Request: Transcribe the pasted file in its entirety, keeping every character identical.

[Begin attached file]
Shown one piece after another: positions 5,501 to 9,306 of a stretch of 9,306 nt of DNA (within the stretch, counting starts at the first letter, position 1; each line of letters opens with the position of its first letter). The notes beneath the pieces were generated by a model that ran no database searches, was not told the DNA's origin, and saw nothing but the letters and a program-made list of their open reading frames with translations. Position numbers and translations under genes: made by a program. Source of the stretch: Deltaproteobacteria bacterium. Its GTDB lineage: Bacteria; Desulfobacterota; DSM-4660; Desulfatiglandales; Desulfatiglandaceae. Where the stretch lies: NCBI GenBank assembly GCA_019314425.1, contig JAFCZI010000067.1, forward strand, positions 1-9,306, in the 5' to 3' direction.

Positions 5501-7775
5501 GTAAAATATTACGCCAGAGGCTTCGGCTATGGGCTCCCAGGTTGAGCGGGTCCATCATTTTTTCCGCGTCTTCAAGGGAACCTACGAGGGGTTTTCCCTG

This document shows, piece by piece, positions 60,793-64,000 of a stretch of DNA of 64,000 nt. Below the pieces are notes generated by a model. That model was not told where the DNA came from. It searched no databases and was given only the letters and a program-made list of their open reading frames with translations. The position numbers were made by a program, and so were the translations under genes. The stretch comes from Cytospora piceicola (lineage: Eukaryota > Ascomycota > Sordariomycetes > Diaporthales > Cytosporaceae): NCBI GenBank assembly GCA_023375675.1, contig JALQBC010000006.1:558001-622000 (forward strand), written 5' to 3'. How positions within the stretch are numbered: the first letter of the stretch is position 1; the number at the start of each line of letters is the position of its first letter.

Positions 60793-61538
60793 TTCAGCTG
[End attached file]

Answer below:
Shown one piece after another: positions 5,501 to 9,306 of a stretch of 9,306 nt of DNA (within the stretch, counting starts at the first letter, position 1; each line of letters opens with the position of its first letter). The notes beneath the pieces were generated by a model that ran no database searches, was not told the DNA's origin, and saw nothing but the letters and a program-made list of their open reading frames with translations. Position numbers and translations under genes: made by a program. Source of the stretch: Deltaproteobacteria bacterium. Its GTDB lineage: Bacteria; Desulfobacterota; DSM-4660; Desulfatiglandales; Desulfatiglandaceae. Where the stretch lies: NCBI GenBank assembly GCA_019314425.1, contig JAFCZI010000067.1, forward strand, positions 1-9,306, in the 5' to 3' direction.

Positions 5501-7775
5501 GTAAAATATTACGCCAGAGGCTTCGGCTATGGGCTCCCAGGTTGAGCGGGTCCATCATTTTTTCCGCGTCTTCAAGGGAACCTACGAGGGGTTTTCCCTG

This document shows, piece by piece, positions 60,793-64,000 of a stretch of DNA of 64,000 nt. Below the pieces are notes generated by a model. That model was not told where the DNA came from. It searched no databases and was given only the letters and a program-made list of their open reading frames with translations. The position numbers were made by a program, and so were the translations under genes. The stretch comes from Cytospora piceicola (lineage: Eukaryota > Ascomycota > Sordariomycetes > Diaporthales > Cytosporaceae): NCBI GenBank assembly GCA_023375675.1, contig JALQBC010000006.1:558001-622000 (forward strand), written 5' to 3'. How positions within the stretch are numbered: the first letter of the stretch is position 1; the number at the start of each line of letters is the position of its first letter.

Positions 60793-61538
60793 TTCAGCTG